The time was October 30, 1944.   The place was the Vosges Mountains of eastern France. Two hundred seventy-five men of the 1st Battalion, 141st Infantry (the Texas Battalion), of the 36th Infantry Division, had been cut off for six days behind German lines.  They were desperate. Two other battalions of the 36th Division failed in their rescue attempts. A final rescue attempt was made by the 442nd Regimental Combat Team. After five days of battle, the 442nd broke through the German defenses and rescued 211 men. They suffered over 800 casualties. By the end of the war the 442nd Regimental Combat Team was the most decorated Regiment of the war, with 1 Medal of Honor, 52 Distinguished Service Crosses, 569 Silver Stars, and over 800 Bronze Stars. There is one other interesting fact about the 442nd.  They were second generation Japanese Americans.

The time was May 31, 1951. The place was Hill 420, about 15 miles from  Wontong-Ri, South Korea. It was a little known place in an unfortunately forgotten war. Corporal Rudy Hernandez was a member of Company G, 2nd Battalion, 187th Airborne Regimental Combat Team. At 2:00 AM they were attacked by a much larger enemy and began to withdraw. Corporal Hernandez was wounded by a grenade but wanted to buy time for his comrades  so he fixed his bayonet and rushed the enemy. He killed six before losing consciousness. His actions enabled his unit to retake the lost ground. After months of rehab, Hernandez was able to stand for his Medal of Honor presentation in April of 1952. Rudy Hernandez was an Hispanic American.

The time was October 15, 1967. It was a place called Tam Ky, Republic of Vietnam. It was a little known place in an unfortunately unpopular war. A battery position of the  2nd Battalion, 320th Artillery, 101st Airborne Infantry Division, was overrun by  a North Vietnamese Army Infantry unit. A 34-year old staff sergeant began directing fire from his exposed position. Two enemy grenades exploded at his feet, wounding him in the legs. Another grenade then landed in his gun pit near one of his wounded comrades. He grabbed it but before he could throw it back toward the enemy it exploded and he was again wounded. He continued encouraging his men. Later, in 1969, he stood on two artificial limbs and received his Congressional Medal of Honor from Richard M. Nixon. His name was Webster Anderson. He was a Black American.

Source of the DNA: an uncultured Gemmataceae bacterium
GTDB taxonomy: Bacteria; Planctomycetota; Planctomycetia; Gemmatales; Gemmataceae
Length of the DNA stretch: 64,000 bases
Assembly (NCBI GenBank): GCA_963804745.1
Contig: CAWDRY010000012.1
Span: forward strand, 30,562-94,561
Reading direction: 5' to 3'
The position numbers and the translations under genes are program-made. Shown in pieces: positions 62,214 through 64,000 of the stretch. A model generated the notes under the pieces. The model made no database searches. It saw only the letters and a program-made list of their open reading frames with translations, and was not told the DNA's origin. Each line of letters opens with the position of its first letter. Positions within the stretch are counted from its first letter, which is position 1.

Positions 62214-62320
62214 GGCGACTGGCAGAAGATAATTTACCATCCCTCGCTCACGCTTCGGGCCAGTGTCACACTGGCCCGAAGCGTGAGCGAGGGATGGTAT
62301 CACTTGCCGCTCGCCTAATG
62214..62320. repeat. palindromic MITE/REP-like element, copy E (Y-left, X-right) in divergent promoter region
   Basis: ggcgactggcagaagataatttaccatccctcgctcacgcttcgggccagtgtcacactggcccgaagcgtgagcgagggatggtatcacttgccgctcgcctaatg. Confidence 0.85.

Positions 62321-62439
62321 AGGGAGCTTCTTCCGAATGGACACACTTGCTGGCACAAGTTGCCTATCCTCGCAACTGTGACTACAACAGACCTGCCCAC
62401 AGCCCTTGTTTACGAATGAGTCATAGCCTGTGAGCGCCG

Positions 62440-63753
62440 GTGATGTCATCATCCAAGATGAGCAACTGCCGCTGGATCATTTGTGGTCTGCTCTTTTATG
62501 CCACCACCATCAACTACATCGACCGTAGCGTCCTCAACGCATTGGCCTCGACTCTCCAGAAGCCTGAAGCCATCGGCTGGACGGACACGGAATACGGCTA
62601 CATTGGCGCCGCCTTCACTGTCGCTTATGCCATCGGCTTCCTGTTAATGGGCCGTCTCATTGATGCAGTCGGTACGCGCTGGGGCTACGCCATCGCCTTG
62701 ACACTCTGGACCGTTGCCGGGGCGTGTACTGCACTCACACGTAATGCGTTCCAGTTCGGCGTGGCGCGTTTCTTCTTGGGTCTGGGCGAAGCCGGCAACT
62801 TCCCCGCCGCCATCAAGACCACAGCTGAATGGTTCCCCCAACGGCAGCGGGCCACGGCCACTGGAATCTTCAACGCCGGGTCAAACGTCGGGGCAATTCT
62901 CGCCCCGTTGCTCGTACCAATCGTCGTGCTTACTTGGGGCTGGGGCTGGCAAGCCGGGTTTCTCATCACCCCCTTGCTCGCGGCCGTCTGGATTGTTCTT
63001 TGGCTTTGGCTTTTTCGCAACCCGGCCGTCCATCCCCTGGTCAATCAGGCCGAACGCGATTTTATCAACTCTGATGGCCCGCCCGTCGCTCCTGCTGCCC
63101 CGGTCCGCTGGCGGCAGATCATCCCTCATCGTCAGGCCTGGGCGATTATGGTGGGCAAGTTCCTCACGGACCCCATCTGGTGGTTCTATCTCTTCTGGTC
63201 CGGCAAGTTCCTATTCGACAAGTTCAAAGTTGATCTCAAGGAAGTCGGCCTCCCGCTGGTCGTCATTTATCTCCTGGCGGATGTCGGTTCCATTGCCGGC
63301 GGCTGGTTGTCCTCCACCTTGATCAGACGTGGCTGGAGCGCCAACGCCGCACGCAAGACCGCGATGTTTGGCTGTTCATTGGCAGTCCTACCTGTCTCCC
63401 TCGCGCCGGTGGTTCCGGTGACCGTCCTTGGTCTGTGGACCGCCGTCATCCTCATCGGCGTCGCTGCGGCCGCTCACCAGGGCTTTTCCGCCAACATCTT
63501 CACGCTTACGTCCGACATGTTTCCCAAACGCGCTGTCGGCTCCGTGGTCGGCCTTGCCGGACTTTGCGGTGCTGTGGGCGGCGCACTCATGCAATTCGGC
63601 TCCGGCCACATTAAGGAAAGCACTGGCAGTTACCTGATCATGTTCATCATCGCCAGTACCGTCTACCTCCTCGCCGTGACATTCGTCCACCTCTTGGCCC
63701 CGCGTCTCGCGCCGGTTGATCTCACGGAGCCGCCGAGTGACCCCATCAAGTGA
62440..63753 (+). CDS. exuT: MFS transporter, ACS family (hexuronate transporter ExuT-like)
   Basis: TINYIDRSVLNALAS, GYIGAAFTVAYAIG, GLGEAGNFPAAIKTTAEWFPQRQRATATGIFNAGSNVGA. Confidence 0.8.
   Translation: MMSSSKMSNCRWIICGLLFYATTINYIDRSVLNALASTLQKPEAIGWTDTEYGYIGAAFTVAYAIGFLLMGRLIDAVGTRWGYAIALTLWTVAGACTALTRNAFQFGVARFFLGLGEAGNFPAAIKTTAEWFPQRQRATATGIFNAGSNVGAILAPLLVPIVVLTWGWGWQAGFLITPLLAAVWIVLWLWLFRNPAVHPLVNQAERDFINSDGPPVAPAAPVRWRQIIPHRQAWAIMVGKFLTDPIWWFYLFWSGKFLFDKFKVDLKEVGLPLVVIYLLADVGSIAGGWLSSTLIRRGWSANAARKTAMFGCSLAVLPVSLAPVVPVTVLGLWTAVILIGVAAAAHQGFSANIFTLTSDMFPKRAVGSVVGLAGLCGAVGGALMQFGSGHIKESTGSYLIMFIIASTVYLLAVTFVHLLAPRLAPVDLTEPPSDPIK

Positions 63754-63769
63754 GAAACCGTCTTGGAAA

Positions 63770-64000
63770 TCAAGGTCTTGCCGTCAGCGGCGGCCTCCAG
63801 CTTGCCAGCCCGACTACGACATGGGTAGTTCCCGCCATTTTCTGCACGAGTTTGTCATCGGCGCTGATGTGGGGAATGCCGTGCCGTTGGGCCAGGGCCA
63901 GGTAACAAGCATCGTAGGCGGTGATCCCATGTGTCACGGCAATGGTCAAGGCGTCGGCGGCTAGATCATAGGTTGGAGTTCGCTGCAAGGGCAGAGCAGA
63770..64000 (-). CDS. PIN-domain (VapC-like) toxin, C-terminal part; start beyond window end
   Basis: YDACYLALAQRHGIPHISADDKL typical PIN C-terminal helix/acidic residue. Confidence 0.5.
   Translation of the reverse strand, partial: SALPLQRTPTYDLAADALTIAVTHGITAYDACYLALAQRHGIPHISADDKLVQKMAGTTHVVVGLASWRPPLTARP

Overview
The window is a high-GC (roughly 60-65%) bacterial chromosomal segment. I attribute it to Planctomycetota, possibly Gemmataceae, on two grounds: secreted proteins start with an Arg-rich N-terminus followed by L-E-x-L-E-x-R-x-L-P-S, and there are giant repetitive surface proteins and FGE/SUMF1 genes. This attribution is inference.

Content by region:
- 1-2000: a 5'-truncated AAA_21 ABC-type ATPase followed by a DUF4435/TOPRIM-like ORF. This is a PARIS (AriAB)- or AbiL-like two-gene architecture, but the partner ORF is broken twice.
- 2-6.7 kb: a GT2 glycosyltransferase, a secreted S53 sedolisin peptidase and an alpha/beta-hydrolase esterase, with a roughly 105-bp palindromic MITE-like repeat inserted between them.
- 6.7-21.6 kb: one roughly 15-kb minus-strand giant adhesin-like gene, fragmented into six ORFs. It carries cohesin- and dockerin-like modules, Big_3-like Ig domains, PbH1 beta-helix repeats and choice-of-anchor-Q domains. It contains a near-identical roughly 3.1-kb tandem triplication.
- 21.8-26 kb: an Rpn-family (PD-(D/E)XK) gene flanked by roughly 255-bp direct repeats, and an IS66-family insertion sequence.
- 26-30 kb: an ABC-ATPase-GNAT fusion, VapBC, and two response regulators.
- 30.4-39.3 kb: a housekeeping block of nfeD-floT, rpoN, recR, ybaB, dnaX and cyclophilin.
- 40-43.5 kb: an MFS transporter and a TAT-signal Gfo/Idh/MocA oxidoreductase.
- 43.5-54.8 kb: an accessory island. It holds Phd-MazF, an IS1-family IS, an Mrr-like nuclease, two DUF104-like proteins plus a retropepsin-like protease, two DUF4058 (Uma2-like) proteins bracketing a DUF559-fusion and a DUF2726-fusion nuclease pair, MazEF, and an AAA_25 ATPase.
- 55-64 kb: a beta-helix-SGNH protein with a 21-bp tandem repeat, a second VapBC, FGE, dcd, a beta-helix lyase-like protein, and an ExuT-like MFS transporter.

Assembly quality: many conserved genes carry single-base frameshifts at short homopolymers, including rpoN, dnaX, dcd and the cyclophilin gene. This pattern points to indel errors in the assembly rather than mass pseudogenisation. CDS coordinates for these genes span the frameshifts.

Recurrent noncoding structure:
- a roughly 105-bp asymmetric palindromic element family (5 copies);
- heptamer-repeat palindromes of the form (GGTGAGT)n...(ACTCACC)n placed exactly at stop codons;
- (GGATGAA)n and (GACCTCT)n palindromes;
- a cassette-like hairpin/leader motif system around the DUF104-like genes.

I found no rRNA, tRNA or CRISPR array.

Like all Americans, veterans come in different  personalities, religious backgrounds, and colors. They formed a bond that can only be found in combat. The veterans of World War II fought for each other and a cause . . . and it changed the world. The veterans of Korea and Vietnam fought for the one standing next to them, whether it was the mountains and trenches of Korea or the rice paddies and jungles of Vietnam. It did not change the world, but it changed them forever. In battle there was no color, no race, no social standing. There was survival. There was a brotherhood.

November 11 is Veterans Day. It is celebrated in cities and towns all over the United States. Ignore what you may see in television advertising or newspaper sales circulars. This day is not about sales. It is about honoring those who served. It is a time of remembering and appreciating. They were ordinary men and women, thrown into unimaginable circumstances, who did extraordinary things, and who deserve our interminable thanks. The color of freedom is never black, white, brown, or yellow. It is always red, from the blood of the soldiers who shed it.

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